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The Latin phrase “quo warranto,” meaning “which warrant,” is often translated as “by what authority.” The term refers to a challenge to a person or entity on the grounds that authority is being abused or that there is a question as to where the person or entity's authority is derived from and whether or not it is legitimate. Such challenges are relatively unusual but there is room for them under many legal systems.
The origins of the quo warranto lie in common law, and appear to date back to the 1200s. These challenges were originally used by King Edward I, who utilized challenges to authority to attempt to disentangle some of the results of the political intrigues common in medieval England. The history of some offices and property titles had become muddied, and Edward I wanted to challenge the rights to hold these offices and properties on the grounds that they may have been improperly held.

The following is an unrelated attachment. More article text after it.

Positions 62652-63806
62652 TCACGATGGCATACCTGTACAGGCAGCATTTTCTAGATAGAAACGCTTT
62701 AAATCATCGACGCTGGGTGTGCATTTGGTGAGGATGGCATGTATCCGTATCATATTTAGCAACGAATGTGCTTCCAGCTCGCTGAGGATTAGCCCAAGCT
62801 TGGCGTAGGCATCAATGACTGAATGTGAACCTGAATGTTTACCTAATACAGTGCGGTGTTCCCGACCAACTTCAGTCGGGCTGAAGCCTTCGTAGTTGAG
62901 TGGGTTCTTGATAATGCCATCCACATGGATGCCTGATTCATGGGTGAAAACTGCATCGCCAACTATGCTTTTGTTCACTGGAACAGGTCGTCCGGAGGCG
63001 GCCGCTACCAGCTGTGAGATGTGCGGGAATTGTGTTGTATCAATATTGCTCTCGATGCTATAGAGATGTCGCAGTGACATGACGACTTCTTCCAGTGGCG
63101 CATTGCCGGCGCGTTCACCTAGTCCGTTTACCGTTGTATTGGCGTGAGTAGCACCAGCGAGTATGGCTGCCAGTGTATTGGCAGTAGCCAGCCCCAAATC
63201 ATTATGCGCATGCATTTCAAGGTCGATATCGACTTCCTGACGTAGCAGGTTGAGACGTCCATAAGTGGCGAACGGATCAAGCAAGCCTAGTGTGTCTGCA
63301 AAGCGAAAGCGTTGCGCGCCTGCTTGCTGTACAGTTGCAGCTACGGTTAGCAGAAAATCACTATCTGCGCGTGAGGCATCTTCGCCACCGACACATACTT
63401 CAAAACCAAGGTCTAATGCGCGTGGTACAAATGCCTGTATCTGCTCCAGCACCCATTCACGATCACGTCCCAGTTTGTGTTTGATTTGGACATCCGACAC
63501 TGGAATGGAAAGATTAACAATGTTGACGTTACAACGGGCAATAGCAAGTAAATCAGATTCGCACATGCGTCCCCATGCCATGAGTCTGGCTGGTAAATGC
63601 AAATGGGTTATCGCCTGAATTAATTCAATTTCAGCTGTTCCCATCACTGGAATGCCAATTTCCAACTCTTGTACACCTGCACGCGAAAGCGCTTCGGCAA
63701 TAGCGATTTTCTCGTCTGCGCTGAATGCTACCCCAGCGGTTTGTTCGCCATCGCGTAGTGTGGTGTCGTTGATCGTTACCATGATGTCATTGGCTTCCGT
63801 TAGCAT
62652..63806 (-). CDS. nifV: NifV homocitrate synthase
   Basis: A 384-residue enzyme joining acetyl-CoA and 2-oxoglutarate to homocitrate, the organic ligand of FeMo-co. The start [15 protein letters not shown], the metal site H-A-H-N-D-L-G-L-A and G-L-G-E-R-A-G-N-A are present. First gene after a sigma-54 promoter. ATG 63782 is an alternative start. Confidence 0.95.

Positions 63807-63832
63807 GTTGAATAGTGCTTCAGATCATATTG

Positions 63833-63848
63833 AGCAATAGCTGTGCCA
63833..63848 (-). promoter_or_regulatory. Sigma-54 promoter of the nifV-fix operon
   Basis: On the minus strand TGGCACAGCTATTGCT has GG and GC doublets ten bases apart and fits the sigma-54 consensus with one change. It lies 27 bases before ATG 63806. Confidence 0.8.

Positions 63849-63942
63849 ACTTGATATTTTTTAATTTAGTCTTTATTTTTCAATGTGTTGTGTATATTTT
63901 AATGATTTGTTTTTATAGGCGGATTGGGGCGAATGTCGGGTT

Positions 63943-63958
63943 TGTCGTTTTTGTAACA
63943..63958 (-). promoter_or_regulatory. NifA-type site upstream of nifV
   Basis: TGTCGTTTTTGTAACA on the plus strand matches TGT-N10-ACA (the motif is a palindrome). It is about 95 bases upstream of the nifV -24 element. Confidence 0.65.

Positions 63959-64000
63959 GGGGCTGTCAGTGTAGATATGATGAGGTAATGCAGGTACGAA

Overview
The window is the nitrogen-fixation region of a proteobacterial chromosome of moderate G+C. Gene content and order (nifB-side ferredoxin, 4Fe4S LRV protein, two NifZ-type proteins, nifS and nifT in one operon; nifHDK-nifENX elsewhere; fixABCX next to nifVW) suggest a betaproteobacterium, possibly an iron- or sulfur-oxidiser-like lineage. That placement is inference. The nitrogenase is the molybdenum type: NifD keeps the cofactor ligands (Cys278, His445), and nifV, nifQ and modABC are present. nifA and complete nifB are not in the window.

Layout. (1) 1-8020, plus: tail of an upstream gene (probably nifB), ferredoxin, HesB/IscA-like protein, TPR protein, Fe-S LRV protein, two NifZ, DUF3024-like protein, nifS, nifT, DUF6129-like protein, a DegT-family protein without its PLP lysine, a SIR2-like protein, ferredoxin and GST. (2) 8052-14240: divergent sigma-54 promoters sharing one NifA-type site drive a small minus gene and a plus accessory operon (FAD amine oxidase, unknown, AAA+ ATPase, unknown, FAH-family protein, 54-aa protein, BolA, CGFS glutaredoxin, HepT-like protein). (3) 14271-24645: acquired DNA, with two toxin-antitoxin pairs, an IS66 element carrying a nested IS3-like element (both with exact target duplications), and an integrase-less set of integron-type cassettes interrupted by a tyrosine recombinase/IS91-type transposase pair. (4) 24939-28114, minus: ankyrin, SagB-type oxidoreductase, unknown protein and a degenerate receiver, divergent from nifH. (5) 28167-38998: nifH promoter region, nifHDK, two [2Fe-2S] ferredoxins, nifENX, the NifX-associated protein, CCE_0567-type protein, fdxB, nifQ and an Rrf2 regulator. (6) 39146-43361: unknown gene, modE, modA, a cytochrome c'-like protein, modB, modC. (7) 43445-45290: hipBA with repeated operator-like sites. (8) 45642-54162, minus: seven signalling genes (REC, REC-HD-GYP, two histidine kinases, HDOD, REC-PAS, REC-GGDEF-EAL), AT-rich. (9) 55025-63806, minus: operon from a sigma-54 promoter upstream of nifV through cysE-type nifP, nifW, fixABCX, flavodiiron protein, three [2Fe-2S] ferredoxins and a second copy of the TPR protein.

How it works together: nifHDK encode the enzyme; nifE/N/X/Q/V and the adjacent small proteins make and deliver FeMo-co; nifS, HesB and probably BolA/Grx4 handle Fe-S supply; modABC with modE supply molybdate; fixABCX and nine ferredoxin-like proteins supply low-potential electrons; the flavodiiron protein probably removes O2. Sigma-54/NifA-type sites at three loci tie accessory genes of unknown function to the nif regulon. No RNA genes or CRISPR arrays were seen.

Over time, the right to challenge in similar situations was extended to all and enshrined in the legal systems of many nations. An individual person can make a quo warranto demand if there is a belief that an office is being abused, neglected, or improperly held. Likewise, attorneys in a case can issue a challenge to authority. This is most commonly seen in civil cases involving corporations, in which an attorney asks whether or not a corporation is acting within the scope of its powers.
This legal order is not just a demand to show the origins of someone's authority. When a quo warranto demand is made, it can put a temporary halt to activities until a person or entity has established that these activities are allowed. Thus, for example, if there is a belief that someone is holding political office illegally, the person in that office could not undertake any activities such as issuing orders until his or her right to authority had been established.
Not all nations permit people to issue quo warranto challenges. Globally, legal systems are quite varied and many are in a state of flux as new laws are passed and precedents are established. Usually a lawyer will know if a quo warranto challenge is legally allowable in a given jurisdiction and can provide a client with advice about how and when to use it, in addition to advising clients about whether or not it would be an effective tactic.